The Berkeley City Council will meet in closed session today (Tuesday) to discuss its lawsuit against UC Berkeley. There will be a 20-minute public comment session at 9 p.m. before the council goes behind closed doors. Councilmember Dona Spring said that the council could take a vote at the meeting on a city deal to drop its lawsuit against the university.
City officials refused to comment on the meeting and councilmembers interviewed Monday said they had not been briefed on what items would be presented to them.
According to Spring, the council has already voted in favor of a settlement framework under which UC Berkeley would pay more each year than it has in the past for city services like sewer fees in return for the city’s dropping the lawsuit, filed in February under the California Environmental Quality Act to challenge the university’s environmental impact report on its 15-year development plan.
The city’s suit claimed that UC Berkeley’s Long Range Development Plan lacked sufficient detail and gave the university a green light for a building boom that would further drain city services.
Although Spring hinted that the university had not moved far from their public offer last January to pay the city $1.2 million a year for city services—about double this year’s payments—councilmembers have been forbidden to discuss the negotiations.
The gag order stems from a confidentiality agreement signed between the city and UC Berkeley, said City Attorney Manuela Albuquerque. She said the agreement was designed to prevent either side from using statements made during negotiations at a trial. She added that the city had not yet filed a motion for a hearing on the merits of its case.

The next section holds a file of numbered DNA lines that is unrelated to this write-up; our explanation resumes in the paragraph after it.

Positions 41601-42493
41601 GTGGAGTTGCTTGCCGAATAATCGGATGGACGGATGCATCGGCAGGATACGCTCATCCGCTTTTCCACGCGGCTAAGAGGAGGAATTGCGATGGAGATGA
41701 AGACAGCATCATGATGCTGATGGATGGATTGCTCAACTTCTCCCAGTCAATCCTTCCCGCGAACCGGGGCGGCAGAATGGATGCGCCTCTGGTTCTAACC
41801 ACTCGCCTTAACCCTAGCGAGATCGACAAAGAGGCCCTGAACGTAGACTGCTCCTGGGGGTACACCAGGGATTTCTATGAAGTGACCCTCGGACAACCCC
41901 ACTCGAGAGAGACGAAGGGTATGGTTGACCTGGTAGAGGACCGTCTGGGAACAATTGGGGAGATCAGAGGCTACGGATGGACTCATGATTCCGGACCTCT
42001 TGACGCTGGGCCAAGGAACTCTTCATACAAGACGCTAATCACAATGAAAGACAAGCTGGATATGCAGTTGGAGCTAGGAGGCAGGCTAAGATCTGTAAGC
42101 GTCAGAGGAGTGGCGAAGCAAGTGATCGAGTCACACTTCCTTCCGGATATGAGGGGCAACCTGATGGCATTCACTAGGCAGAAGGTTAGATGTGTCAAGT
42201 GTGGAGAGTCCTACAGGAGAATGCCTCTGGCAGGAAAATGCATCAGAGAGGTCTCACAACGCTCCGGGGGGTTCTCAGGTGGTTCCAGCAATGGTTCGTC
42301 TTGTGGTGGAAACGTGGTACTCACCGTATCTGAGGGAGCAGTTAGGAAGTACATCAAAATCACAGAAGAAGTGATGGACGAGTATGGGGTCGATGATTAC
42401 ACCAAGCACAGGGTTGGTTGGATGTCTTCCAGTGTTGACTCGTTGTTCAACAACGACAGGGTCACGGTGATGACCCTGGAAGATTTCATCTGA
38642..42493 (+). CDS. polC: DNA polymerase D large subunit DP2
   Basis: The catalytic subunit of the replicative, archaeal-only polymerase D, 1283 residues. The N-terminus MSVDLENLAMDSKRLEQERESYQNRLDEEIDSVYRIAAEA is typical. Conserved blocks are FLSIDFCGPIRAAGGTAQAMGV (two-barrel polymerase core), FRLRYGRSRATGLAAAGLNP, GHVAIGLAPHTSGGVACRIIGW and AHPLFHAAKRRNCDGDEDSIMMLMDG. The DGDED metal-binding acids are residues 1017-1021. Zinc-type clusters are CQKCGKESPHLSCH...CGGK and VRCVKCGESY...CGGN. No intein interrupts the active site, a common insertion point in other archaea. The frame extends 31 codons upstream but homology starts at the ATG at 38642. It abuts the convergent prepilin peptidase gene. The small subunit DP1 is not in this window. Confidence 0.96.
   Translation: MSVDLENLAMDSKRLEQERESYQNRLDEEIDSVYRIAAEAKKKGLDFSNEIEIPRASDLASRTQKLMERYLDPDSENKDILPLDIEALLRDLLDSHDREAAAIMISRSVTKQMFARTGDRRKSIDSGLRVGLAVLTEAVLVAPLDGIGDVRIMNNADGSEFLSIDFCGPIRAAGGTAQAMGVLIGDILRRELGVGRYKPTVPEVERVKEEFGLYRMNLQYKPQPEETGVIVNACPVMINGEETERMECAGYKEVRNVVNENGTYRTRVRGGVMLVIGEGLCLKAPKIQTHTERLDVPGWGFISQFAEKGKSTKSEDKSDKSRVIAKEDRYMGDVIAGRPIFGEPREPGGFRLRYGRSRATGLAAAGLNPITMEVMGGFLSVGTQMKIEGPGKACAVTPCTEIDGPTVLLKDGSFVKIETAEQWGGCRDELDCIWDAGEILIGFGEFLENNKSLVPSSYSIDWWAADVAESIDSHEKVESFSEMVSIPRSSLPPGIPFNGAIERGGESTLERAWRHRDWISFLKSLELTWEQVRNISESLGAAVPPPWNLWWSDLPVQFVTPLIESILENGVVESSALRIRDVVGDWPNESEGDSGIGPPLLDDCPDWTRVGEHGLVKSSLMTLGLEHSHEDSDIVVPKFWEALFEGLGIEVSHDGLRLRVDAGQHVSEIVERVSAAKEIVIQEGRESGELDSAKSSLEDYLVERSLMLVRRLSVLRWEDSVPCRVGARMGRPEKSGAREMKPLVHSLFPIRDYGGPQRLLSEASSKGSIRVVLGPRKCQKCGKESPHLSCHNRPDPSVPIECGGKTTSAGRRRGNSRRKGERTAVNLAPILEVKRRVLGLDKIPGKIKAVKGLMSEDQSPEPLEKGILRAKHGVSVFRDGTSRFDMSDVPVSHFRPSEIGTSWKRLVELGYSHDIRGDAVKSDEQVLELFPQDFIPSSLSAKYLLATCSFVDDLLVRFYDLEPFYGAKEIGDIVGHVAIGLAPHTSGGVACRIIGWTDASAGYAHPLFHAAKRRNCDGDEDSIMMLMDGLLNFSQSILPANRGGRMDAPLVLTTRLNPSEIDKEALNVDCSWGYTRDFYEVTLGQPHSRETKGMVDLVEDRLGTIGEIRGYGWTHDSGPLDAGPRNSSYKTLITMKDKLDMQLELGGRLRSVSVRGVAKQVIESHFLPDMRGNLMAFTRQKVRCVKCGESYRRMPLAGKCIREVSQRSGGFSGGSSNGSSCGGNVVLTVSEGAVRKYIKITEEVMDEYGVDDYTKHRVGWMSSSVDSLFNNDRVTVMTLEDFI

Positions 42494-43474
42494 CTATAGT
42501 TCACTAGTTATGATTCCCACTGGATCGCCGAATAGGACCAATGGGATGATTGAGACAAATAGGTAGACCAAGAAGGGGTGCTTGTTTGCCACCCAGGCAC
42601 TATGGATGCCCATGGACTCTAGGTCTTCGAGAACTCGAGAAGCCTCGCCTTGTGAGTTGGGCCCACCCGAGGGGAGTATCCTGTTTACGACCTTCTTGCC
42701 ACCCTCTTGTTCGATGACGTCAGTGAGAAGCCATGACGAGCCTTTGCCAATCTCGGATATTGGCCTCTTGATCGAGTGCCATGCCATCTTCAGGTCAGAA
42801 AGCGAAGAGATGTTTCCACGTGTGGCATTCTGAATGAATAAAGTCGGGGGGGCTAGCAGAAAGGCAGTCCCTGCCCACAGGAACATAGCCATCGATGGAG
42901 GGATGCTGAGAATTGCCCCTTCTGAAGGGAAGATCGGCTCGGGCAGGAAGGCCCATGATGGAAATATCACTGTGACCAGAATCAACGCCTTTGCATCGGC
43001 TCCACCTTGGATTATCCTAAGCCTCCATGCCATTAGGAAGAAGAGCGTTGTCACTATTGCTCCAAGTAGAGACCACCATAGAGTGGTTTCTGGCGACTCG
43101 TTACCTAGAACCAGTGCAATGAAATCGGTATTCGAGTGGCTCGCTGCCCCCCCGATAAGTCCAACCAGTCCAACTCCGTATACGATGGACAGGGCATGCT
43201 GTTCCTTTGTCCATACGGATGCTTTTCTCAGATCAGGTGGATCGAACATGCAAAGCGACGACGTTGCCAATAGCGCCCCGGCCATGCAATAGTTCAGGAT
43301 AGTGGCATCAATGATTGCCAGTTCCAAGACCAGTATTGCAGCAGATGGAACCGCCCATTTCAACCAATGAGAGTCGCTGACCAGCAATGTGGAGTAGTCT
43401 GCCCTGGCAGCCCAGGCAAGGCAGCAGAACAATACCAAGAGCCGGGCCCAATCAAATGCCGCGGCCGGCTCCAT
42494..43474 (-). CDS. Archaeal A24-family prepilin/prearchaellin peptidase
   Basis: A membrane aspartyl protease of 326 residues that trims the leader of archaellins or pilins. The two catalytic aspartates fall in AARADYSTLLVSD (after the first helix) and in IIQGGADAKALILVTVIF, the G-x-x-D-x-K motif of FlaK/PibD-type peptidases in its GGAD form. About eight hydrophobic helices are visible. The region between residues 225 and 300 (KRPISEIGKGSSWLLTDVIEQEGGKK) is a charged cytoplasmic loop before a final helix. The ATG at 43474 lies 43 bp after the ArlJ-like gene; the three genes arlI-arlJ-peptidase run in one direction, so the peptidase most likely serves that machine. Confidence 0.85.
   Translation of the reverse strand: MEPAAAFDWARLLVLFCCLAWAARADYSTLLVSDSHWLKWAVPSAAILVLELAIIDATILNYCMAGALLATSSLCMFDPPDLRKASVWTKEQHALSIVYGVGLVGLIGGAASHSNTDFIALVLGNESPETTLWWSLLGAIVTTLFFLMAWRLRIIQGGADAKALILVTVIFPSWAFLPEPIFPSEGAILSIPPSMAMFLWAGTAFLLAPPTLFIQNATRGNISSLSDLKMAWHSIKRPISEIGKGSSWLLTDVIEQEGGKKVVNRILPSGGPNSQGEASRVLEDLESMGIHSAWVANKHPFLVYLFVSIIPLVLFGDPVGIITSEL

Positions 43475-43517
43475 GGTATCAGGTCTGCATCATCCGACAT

Albuquerque refused to comment on whether Spring’s comments about the council vote at a previous closed session meeting violated the confidentiality agreement. Spring said that after her comments were published, Albuquerque e-mailed councilmembers warning them that even to say the two sides were close to a deal violated the confidentiality agreement.
The council is under intense pressure from civic activists to drive a hard bargain with the university. Many residents blame UC Berkeley, which as a state institution has maintained that it is exempt from city taxes and assessments, for contributing to mounting city budget deficits. They fear that continued campus growth will cause the city’s quality of life to deteriorate.
With passions high, Councilmember Kriss Worthington argued that the city should publicize the proposal.
“The public deserves to know what’s proposed in the deal,” he said. “If the public only has a chance to respond after the council has already approved it, it would be a tall order to convince the council to change its mind.”
Worthington also questioned whether the city could refuse to reveal the proposal made by the university.
Albuquerque said that in order to release the proposal to the public, a majority of the council would have to vote to waive its attorney-client privilege.
Councilmember Gordon Wozniak said the council would be best served by keeping the negotiations private.
“[If we served the interests of] a few citizens who want to micromanage everything and look over our shoulders, I don’t think we would be able to negotiate anything,” he said. “That is why you have elected representatives.”
Albuquerque said the council would announce the outcome of Tuesday’s meeting only if it approved a settlement.